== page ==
The ranking Democratic member of the House Education and Workforce Committee, Rep. George Miller, is a man of integrity. So is Brian Hayes, the sole Republican member of the National Labor Relations Board. But Miller’s recent statement that Hayes was “threatening to shut down the Board if fellow Members make policy choices with which he disagrees” has unfairly maligned Hayes. Representative Miller’s statement was made with insufficient knowledge of the facts and NLRB processes and procedures.
The issue is a “quickie election” rule that was proposed by the board’s three-member majority last June to reduce the time for a union election to as little as 10 to 14 days. But the proposed rule is a solution in search of a problem: The board conducts workplace elections in a median time of 38 days — a remarkably timely record. Although the majority cited “delay” as the reason for these dramatic changes, they did not define when “delay” occurs or otherwise justify the changes they were proposing.
Such a quickie election rule, if adopted, would achieve a goal long sought by organized labor: to limit, if not eliminate, an employer’s ability to express its views on unionization to its employees, and its employees’ right to hear those views and make an informed choice. The only story the employee would hear is the union story.
If Hayes told Chairman Mark Pearce that he “could” resign, it was to protect the institutional integrity of the board. Hayes undoubtedly had learned that the now two-member Democratic majority intended to adopt a “quickie election” rule without a third member in the majority. This would contravene procedures that have been honored and enforced for 64 years by boards controlled by Democrats and Republicans alike. Such a final rule would be adopted before agency staff could complete their review of just under 67,000 public comments — and, most significantly, without deliberating with Hayes over the content of the rule it intends to adopt. By announcing a public vote on a yet undisclosed rule, the majority was seeking to force a Hayes vote, with the apparent view of violating a written board procedure that requires every sitting board member to sign off on all published board decisions either by joining the majority, writing a dissent, or otherwise authorizing its issuance.
Dissenting opinions are an integral part of the board’s deliberative process. Once a dissent circulates, the majority responds. The dialogue continues until each opinion is fully developed or one side abandons all or part of its position and the two sides resolve the issue. The majority is seeking to eliminate this deliberative process in order to adopt a “quickie election” rule before NLRB member Craig Becker’s term ends in a few weeks.
One thing is certain: To date, there have been no board deliberations on this rule. The hearing scheduled for tomorrow, November 30, is the first face-to-face board deliberation on a “quickie election” rule since the Democrats took control of the board over 17 months ago. It was hurriedly noticed by the board majority after reading a copy of Hayes’s letter to House committee chairman Rep. John Kline, but before he sent it. Hayes’s letter complained about the lack of board deliberations and the majority’s intent to dictate a final rule. By sharing his letter in advance, Hayes was obviously reaching out to his colleagues in an effort to reach an accord. His colleagues’ response: they immediately noticed a last-minute first “deliberation” and vote on a final proposed rule — the content of which they had not yet disclosed — and then authored a disingenuous, misleading public letter to Hayes.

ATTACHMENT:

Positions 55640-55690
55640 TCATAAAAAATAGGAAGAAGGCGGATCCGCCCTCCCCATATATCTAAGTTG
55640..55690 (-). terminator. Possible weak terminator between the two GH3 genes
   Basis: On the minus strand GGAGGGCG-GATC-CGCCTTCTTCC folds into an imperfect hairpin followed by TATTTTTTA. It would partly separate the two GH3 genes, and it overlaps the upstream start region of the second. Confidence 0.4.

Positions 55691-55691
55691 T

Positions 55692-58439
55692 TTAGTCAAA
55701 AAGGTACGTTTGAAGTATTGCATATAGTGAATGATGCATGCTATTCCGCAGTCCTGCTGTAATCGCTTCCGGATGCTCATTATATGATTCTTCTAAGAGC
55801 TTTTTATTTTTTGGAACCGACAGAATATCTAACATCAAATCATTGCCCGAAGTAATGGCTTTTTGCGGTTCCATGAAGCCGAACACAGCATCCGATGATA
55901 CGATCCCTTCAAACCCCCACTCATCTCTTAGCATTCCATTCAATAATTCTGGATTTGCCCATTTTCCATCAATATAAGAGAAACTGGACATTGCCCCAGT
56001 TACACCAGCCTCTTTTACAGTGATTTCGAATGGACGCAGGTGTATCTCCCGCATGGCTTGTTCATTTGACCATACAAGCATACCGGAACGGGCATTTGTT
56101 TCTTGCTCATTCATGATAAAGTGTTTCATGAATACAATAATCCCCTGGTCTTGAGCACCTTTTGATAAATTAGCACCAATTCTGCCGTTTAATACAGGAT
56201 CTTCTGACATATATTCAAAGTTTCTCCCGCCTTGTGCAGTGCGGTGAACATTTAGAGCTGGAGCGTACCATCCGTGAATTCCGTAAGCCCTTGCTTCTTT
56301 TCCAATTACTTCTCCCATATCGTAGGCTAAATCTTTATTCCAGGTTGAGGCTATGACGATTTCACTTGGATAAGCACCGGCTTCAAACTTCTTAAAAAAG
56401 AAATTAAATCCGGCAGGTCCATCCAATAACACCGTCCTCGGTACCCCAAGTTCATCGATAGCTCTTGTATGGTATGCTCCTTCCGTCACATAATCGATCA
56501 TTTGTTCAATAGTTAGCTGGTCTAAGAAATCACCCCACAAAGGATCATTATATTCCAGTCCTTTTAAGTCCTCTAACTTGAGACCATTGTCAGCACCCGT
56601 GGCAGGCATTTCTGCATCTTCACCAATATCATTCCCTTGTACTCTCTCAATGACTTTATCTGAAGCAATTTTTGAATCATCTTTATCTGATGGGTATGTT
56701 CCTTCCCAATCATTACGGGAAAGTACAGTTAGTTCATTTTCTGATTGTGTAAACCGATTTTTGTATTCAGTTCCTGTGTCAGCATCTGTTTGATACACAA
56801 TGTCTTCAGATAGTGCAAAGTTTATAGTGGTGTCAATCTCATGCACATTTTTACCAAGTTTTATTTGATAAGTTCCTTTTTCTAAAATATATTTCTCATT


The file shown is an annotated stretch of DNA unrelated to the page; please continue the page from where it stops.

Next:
In light of these developments, Hayes will undoubtedly participate tomorrow. It is standard practice, however, for a dissenting board member “to reserve” casting a vote pending receipt of the majority’s written decision. An outline of the majority’s proposed final rule was only just released this afternoon, 24 hours before the public vote, but — as members have consistently done in the past — Hayes will wait for majority’s final written rule and the accompanying decision supporting it. He can then study it, pose questions to the majority members and their staffs responsible for the decision, and then determine his vote.
The unfortunate spectacle we are witnessing at the NLRB is the result of appointing members to the board who ignore their legal obligation to be neutral on the question of unionization. Instead, they perceive their role as serving a constituency and believe that the ends justify the means — however unwise or imprudent. They are not concerned that they will leave an agency permanently deprived of its legitimate processes. Congress should immediately revisit the processes used to select members of the NLRB to ensure that America is served by a non-partisan board that understands its legal mandate and is committed to act fairly and in the full spirit of the law.
— Peter Schaumber is a former chairman of the National Labor Relations Board.